There seems to be arelationship between drugs and war, and the current conflict in the former Yugoslavia has proven no exception. The role of alcohol has been particularly pronounced, but other drugs have turned up in abundance as well. The smoking of marijuana and hashish is, furthermore, no stranger to the urban culture of Bosnia and Herzegovina; and rural Herzegovina was a traditional center for the trade. Add these factors together, and revelations like those in Dnevni Avaz of 22 January come as no surprise. The article said that in some areas about "every square meter" is given over to marijuana cultivation, and that it has become "big business." The most money comes from shipping the product out to Croatia, where it can fetch good prices in Split and Zagreb. The local mafia (see OMRI Special Report, 16 January 1996) does well by the trade and deals with all parties regardless of politics. The article suggests that the problem -- and the power of the Mostar-area mafia -- has become such that IFOR may be tempted to try defoliation. -- Patrick Moore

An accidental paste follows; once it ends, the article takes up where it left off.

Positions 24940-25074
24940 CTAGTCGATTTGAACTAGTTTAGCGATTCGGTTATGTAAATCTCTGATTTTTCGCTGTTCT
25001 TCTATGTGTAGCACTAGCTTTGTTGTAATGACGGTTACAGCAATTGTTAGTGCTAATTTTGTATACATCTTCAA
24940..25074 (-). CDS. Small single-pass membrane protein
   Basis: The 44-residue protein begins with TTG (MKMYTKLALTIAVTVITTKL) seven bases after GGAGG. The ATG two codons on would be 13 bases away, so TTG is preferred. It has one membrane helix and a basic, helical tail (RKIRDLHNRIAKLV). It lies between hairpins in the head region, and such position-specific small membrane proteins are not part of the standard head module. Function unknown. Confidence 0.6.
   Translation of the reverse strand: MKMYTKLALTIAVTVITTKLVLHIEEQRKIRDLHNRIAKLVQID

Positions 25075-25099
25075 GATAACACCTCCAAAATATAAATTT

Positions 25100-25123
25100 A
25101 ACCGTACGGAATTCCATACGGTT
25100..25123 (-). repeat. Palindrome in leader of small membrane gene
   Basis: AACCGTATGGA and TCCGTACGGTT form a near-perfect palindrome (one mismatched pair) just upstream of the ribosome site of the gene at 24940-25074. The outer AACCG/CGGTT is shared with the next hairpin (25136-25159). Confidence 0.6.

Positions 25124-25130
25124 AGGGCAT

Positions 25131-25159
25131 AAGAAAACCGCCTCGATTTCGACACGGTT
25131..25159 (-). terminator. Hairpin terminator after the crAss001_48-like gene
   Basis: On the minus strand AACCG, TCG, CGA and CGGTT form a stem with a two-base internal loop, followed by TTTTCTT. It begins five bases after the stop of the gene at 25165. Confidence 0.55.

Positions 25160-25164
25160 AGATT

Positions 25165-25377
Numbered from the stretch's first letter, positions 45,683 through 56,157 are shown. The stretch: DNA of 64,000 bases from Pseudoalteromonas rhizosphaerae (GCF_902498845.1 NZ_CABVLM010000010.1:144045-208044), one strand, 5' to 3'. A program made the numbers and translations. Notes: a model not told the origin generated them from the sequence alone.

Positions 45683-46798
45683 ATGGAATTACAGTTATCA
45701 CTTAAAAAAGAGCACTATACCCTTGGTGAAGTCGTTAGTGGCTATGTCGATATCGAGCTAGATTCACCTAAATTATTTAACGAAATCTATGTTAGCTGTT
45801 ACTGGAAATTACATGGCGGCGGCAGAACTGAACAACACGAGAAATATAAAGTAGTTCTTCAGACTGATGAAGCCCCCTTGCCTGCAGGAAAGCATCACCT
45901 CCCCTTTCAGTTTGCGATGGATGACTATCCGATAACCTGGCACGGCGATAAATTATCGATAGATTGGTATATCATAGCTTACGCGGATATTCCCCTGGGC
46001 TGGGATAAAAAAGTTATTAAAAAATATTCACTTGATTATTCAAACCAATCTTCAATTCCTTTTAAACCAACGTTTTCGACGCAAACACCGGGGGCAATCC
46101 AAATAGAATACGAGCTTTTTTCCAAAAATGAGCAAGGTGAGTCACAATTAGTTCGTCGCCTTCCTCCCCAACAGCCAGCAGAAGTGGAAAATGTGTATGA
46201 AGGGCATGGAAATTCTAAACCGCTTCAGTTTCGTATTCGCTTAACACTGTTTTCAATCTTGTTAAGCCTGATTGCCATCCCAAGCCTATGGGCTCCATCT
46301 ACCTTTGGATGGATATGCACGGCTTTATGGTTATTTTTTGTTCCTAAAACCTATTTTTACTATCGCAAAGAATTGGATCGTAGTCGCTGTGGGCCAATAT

[20] BELGRADE TO OFFER CITIZENSHIP TO SERBIAN REFUGEES?

    Tanjug on 16 Januaryreported comments made the previous day by Branislav Ivkovic, the Serbian government's chief liaison official for refugees from Krajina, in which he remarked that Belgrade may be prepared in 1996 to offer citizenship to some 30,000-40,000 Krajina refugees. Ivkovic said that Belgrade prefers an option which would see all refugees resettled to areas from where they came, but hinted that political circumstances may make this an unrealistic assumption. The issue is touchy because the refugees could turn into an anti-Milosevic bloc of voters, since they blame him for their loss of Krajina. -- Stan Markotich

    [21] MILOSEVIC ENDORSES AMNESTY.

    Nasa Borba on 18 January reported that Serbia's President Slobodan Milosevic has added his voice to those calling for amnesty for individuals refusing to serve in the wars throughout the former Yugoslavia. According to the report, it was the rump Yugoslavia's Supreme Defense Council which has called for the drafting of legislation that would unconditionally pardon some 12,455 individuals indicted by military courts for refusing to serve. Milosevic, along with other high-level political officials such as Montenegrin President Momir Bulatovic and federal President Zoran Lilic, sit on the Council, which is the country's highest executive military authority. Meanwhile, Vojislav Seselj's influential and ultranationalist Serbian Radical Party (SRS) alleged on 18 January that the only reason Milosevic backs an amnesty is because of international pressure to do so. -- Stan Markotich